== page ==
Ndabeni-Abrahams issues policy direction on spectrum
Communications and digital technologies minister, Stella Ndabeni-Abrahams, has issued the long-awaited policy and policy direction for the licensing of high-demand spectrum, paving the way for wholesale open access network (WOAN) licensing.
This comes after minister in the Presidency, Jackson Mthembu, announced yesterday that Cabinet had approved the policy.
Mobile operators have been waiting for years for allocation of 4G spectrum in order to provide faster and more widespread high-speed data services.
The last big set of spectrum issued was in the 2.1GHz band, which helped the operators in their 3G network deployment. Vodacom and MTN were allocated such spectrum, respectively, in 2004 and 2005, while Cell C received such spectrum in 2011.
In a Government Gazette issued today, Ndabeni-Abrahams says: “She recognises that there are over 400 players that hold electronic communications network service licences but cannot access spectrum, due to its scarcity.
“This has an adverse effect on competition, contributes to the high cost to communicate and serves as a barrier to entry for new entrants and SMMEs. Government is committed to maximising the socio-economic benefits derived from the use of the spectrum and recognises that a shared approach to spectrum use is necessary.”
She adds: “The deployment of a WOAN will encourage licensees to work together as far as it is practicable. Government fully supports a WOAN as a means to meet the public policy objectives.
“High-demand spectrum maybe assigned to a WOAN and the remaining high-demand spectrum maybe assigned to other electronic communications network service licensees, which spectrum assignment processes must commence simultaneously.”
The idea of a WOAN was proposed as part of the National Integrated ICT Policy White Paper, published in 2016. It calls for a shake-up of the previous policy framework for spectrum allocation in favour of an "open access regime" with the WOAN outlined as a "public-private sector owned and managed consortium".
Last year, Ndabeni-Abrahams’ department engaged the Council for Scientific and Industrial Research (CSIR) to conduct a study to determine the amount of spectrum needed for WOAN.
The CSIR provided recommendations on the high-demand spectrum required by the WOAN to ensure its viability and sustainability on the basis of a 20% market share; and access high-demand spectrum for other electronic communications licensees.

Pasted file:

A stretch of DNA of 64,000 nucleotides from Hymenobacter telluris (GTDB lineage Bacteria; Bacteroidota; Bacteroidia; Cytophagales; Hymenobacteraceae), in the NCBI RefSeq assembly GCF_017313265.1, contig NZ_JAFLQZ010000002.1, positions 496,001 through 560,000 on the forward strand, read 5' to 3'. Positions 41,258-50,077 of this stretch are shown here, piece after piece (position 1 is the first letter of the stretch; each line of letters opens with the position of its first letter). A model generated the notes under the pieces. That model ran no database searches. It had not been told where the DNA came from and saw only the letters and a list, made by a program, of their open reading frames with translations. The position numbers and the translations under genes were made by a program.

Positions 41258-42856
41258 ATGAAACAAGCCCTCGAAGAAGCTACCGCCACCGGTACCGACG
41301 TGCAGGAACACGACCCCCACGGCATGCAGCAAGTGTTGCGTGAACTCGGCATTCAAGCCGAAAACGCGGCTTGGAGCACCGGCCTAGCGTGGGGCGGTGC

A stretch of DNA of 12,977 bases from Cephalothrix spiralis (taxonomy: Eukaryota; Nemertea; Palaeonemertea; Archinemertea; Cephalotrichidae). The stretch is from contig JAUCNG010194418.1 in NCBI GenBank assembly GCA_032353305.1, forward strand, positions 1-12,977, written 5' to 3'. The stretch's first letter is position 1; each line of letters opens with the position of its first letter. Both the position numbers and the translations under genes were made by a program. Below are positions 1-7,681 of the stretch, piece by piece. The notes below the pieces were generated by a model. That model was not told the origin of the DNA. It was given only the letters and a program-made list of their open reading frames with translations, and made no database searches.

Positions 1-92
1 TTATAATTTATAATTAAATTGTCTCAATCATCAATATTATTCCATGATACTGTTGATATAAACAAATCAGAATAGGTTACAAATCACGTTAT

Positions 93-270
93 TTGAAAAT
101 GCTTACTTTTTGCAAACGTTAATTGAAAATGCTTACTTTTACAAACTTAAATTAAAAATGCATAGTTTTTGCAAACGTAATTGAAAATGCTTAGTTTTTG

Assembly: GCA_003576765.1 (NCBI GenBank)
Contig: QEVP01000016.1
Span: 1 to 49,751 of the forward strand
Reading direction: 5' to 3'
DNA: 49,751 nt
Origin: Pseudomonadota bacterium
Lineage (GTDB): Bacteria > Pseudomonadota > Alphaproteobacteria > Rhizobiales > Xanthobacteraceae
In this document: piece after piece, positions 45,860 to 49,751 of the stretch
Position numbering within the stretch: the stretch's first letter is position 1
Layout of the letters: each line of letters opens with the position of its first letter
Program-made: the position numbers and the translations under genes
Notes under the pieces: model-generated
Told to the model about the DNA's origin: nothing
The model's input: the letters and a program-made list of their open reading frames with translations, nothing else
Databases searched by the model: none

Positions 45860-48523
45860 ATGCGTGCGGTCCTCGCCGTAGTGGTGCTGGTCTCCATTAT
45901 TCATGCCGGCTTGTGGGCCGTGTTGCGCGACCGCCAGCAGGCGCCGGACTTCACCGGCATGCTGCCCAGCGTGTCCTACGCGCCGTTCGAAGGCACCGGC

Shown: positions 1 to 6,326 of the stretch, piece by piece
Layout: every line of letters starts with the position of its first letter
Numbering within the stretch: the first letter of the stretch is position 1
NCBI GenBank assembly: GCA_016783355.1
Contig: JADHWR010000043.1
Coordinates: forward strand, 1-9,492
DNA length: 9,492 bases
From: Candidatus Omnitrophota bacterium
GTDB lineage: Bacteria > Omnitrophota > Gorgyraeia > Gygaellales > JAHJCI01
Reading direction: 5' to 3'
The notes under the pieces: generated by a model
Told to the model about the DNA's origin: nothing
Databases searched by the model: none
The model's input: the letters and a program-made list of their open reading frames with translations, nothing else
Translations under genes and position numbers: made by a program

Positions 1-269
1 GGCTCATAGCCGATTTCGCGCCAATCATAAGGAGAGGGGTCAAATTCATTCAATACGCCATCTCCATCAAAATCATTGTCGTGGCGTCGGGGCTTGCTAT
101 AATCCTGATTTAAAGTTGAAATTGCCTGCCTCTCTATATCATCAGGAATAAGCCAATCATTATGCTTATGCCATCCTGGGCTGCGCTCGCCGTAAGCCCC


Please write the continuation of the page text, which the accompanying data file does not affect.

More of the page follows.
SMMEs have been crying for inclusion across the country’s industries, but most importantly the ICT sector. According to the ICT Chamber, a WOAN is the viable option for creating new business opportunities for ICT SMMEs, as well as new entrants to the sector.
In the Gazette, Ndabeni-Abrahams says: “ICASA [Independent Communications Authority of SA] must consider that the WOAN should provide wholesale open access to its electronic communications networks and facilities, and provide wholesale capacity, upon request, to any other person licensed in terms of the Electronics Communications Act and persons providing services pursuant to a licence exemption, on terms that are effective, transparent and non-discriminatory.”
Meanwhile, ICASA today issued a tender bid calling for a company and/or consultant to provide consultancy services “to assist it with determination of the fair economic value of the IMT700, IMT800, IMT2300, IMT2600 and IMT3500 radio frequency spectrum and the drafting of the invitation to apply on an 80/20 PPPFA 2000, Preferential Procurement Regulation: 2017.”
It further notes: “The bid will be evaluated on: (a) submission of the required documents, (b) functionality, (c) and on PPPFA preference points system. Only bidders who meet the cut-off score of 80 points for functionality will be considered further for price evaluation. The bid will be evaluated on 80/20 preference points system.”
Interested parties have until 20 August to respond to the tender (ICASA 19/ 2019(b). A non-compulsory briefing session will be held on 6 August for this tender.
Click here to read the full policy document.